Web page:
Thank you for your question. You submitted several photos and you describe in detail in your question that you had Restylane placed in your tear trough in 2015 and that with time, the area appeared to get swollen, pillowy appearing. So you underwent some dissolution or dissolving of the filler. And then you went back a couple more times to fully dissolve what may have been some residual filler. And now you’re concerned that the eyes look puffy.
Well, I reviewed your photos and I certainly can share with you what I believe is the situation in the absence of a physical exam. A little bit of background, I’m a Board-certified cosmetic surgeon and Fellowship-trained oculofacial plastic and reconstructive surgeon. I have been in practice in Manhattan and Long Island for over 20 years. Helping people with rejuvenation under the eyes whether it’s surgical procedures or injectables is something we do tremendous volume every day in our practice. So I can certainly tell you that I’m quite familiar with this particular case scenario.
So to begin with, it is my perception that you probably are dealing with in 2015 with a concern about hollow appearance of the lower eyelid. When a lower eyelid appears hollow, it can be combination of issues, one area being the hollow appearance of the tear trough, the orbital rim, as well as the cheek area. When I look at a person’s eyes, I look at not only just their eyes, I look at their eyelid to cheek relationship and it is important with whatever strategy we’re employing to help someone look better.
Now that being said, when I look at the photos you submitted, the puffiness that you are, I believe, concerned about appears to be an area that’s above the tear trough or adjacent to it. Now that puffiness is not likely to be filler based on the way it appears on the photos especially with the photo with your eyes looking upward. That puffiness from my perspective is something called lower eyelid fat prolapse. Lower eyelid fat prolapse means that the fat that’s normally around your eyes pushes forward and creates a bulge. Now most likely or possibly, I would say that in 2015, you may have had a slight amount of puffiness which initially may appear to look like a hollow. As I explained to my patients, when someone perceives a trough or hollow, it’s often because of the contrast between the elevation or the mountain that’s next to a valley.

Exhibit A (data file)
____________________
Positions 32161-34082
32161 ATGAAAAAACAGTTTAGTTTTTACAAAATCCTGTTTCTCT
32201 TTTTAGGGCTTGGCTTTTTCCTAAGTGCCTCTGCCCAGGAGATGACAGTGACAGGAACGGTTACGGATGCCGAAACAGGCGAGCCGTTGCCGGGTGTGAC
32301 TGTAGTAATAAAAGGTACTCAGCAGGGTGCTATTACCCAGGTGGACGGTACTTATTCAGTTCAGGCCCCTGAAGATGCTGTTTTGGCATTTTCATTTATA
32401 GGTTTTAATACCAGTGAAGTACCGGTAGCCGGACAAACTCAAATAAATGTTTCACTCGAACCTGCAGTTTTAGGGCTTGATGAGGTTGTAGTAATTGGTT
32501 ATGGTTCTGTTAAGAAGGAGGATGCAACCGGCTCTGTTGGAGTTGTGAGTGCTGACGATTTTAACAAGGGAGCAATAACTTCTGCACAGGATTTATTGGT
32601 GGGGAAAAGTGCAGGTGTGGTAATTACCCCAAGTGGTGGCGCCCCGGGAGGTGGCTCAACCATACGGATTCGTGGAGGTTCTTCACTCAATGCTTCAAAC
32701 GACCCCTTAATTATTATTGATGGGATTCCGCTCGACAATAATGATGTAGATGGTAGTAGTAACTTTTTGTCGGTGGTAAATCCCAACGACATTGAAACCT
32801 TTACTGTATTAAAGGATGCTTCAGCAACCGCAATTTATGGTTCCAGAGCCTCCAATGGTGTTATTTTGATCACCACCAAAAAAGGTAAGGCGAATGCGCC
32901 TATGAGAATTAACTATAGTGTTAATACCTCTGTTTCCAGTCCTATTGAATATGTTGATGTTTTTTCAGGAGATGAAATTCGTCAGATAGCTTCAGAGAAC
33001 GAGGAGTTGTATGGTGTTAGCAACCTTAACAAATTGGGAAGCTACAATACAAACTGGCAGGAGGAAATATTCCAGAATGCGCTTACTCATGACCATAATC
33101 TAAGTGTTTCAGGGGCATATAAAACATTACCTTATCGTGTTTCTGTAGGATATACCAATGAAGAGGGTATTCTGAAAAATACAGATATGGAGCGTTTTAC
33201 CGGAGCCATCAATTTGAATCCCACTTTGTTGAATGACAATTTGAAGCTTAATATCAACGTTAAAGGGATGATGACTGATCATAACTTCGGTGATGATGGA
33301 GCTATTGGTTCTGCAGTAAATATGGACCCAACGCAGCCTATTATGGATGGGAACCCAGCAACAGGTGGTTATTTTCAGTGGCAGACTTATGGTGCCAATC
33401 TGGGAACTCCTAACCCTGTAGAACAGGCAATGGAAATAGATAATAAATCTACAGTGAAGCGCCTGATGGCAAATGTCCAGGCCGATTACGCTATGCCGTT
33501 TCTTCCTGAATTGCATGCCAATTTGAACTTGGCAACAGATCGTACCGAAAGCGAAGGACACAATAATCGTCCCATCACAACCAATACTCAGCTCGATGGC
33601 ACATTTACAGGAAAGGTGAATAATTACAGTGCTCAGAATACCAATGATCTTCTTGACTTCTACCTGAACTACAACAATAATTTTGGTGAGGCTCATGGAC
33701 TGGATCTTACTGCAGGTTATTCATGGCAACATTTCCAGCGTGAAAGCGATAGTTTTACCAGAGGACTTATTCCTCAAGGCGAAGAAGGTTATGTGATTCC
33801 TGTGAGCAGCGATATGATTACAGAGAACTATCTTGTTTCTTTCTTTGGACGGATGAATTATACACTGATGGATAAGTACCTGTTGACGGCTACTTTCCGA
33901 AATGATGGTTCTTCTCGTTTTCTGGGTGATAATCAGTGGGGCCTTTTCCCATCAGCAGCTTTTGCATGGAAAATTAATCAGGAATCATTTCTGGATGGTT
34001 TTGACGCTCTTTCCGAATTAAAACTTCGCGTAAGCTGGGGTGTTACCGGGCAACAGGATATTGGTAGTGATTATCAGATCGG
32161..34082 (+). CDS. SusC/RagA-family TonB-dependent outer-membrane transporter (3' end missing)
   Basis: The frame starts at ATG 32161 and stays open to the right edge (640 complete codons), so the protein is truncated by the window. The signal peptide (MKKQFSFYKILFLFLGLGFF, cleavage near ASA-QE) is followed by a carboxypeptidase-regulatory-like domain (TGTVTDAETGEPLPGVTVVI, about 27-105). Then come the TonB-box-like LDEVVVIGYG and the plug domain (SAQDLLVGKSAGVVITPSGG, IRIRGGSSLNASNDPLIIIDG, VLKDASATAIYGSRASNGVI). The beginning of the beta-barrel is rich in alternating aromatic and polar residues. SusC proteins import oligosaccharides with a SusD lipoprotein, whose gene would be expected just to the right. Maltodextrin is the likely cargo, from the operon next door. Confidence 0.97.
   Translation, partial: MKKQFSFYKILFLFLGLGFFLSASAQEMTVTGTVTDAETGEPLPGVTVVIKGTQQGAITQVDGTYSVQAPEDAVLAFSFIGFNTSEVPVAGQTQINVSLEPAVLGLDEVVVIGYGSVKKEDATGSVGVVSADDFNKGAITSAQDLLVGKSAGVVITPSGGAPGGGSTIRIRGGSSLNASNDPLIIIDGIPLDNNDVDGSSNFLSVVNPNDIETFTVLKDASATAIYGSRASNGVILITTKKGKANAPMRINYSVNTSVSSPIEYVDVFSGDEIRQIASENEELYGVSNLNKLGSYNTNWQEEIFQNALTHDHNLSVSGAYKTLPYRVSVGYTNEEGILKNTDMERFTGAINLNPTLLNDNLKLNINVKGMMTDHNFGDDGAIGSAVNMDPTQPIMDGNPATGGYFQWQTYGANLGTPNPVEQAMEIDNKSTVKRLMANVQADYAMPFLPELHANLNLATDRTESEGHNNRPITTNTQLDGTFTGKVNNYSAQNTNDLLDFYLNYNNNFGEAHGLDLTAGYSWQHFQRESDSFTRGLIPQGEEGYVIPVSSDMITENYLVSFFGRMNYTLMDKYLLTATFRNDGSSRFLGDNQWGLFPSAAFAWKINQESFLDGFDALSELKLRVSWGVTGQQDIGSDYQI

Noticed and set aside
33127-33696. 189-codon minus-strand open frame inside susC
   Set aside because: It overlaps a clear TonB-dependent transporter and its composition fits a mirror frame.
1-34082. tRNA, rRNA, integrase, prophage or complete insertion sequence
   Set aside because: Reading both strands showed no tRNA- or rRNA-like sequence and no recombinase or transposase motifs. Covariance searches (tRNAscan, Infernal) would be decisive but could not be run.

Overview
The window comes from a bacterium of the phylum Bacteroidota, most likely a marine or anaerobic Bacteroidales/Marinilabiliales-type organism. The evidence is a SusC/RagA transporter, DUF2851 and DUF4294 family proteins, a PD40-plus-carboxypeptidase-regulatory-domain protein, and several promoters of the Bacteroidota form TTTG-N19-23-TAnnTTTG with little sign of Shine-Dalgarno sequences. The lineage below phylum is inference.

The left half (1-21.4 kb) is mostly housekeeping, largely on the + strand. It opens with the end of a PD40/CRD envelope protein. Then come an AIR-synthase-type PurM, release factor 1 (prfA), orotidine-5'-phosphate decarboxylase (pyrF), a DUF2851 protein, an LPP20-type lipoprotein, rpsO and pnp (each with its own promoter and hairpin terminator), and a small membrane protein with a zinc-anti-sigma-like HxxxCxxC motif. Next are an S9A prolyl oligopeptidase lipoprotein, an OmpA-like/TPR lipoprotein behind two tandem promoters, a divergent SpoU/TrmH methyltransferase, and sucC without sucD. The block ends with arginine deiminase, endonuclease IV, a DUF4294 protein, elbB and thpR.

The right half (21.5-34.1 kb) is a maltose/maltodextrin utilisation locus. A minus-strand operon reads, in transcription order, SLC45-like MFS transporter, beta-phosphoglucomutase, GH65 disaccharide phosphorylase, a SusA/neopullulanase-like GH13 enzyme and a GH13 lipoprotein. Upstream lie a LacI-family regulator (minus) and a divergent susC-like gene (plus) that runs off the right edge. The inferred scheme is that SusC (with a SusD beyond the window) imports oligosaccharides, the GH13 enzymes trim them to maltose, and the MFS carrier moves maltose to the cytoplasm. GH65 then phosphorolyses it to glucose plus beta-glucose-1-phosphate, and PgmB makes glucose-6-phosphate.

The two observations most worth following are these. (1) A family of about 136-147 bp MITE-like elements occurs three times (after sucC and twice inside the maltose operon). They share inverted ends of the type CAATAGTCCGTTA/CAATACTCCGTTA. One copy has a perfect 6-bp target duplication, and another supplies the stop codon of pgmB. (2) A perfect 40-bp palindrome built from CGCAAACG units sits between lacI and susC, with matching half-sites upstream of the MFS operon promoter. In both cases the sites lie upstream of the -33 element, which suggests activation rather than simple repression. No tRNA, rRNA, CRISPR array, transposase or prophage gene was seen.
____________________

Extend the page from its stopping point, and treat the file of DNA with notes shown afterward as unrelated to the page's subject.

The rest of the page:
So the contrast is an issue. So when the eyes are slightly puffy, it is up to a point, within our ability, to add filler into the tear trough at that eyelid junction with the tear trough and under eye slight fat prolapse and create a continuity. And that’s one of the nice things about having the tool of having fillers. Now my suspicion is that with time, that puffiness further advanced and it became more prominent and it was maybe perceived as being resulting from the filler.
There are many people who actually, when filler is placed, can have that filler in this space last for years. And I certainly have had my share of patients who have come who had fillers who needed dissolving and removal. And when you dissolve these fillers, you actually see the underlying structure. And when you see the underlying structure, it gives you a better, of course, overall understanding of the true natural anatomy of that patient. So in your situation, I think that you’re probably dealing with lower eyelid fat prolapse.
Now that being said, again without several different views and a 3 dimensional evaluation, consultation, it is possible for you to consider the two typical options: one is to add filler again in a strategic way recognizing that there’s fat pockets that are responsible for this prominence and the other is to consider a procedure called lower eyelid fat blepharoplasty. Lower eyelid blepharoplasty in our practice, for the most part, we do something called a transconjunctival lower eyelid blepharoplasty. This is an approach where we go from behind the eyelid to sculpt the fat pockets that have herniated forward and prolapsed forward so that there’s no more bulge. Now people are often concerned about looking hollow or looking overdone. Well, the way I explain it is the idea and the goal is to try to achieve a look as if you never had the under eye bags. It doesn’t mean that you may not still need filler for the tear trough area or for the relative hollow but it’s important to at least understand the anatomic spaces that the interventions are trying to address.
So it’s important to at least entertain that concept. A lot of people who prefer to have minimally invasive types of procedures, but actually injectable fillers are comparable to surgery. Once you’ve passed through the skin, it is an invasive procedure in my opinion. I would say that, how we help people alleviate their concerns about general anesthesia and surgery is that we do our procedures under local anesthesia, LITE™ sedation in our own office operative facility certified by the Joint Commission.
So in many ways, it makes it as close to a minimally invasive procedure like injectables but in an operating room setting to address the true issue which is the fat pockets. Again, it is important to have a proper evaluation maybe a fresh set of eyes. Perhaps, if you weren’t seeing a cosmetic surgeon for your injectable fillers, you may want to entertain the option of at least consulting a cosmetic surgeon or an oculoplastic surgeon about this situation where you need a truly clear diagnosis of the presence of puffiness, the presence of hollowness and what is the best option and strategy that works best for you.
So I hope that was helpful, I wish you the best of luck and thank you for your question.
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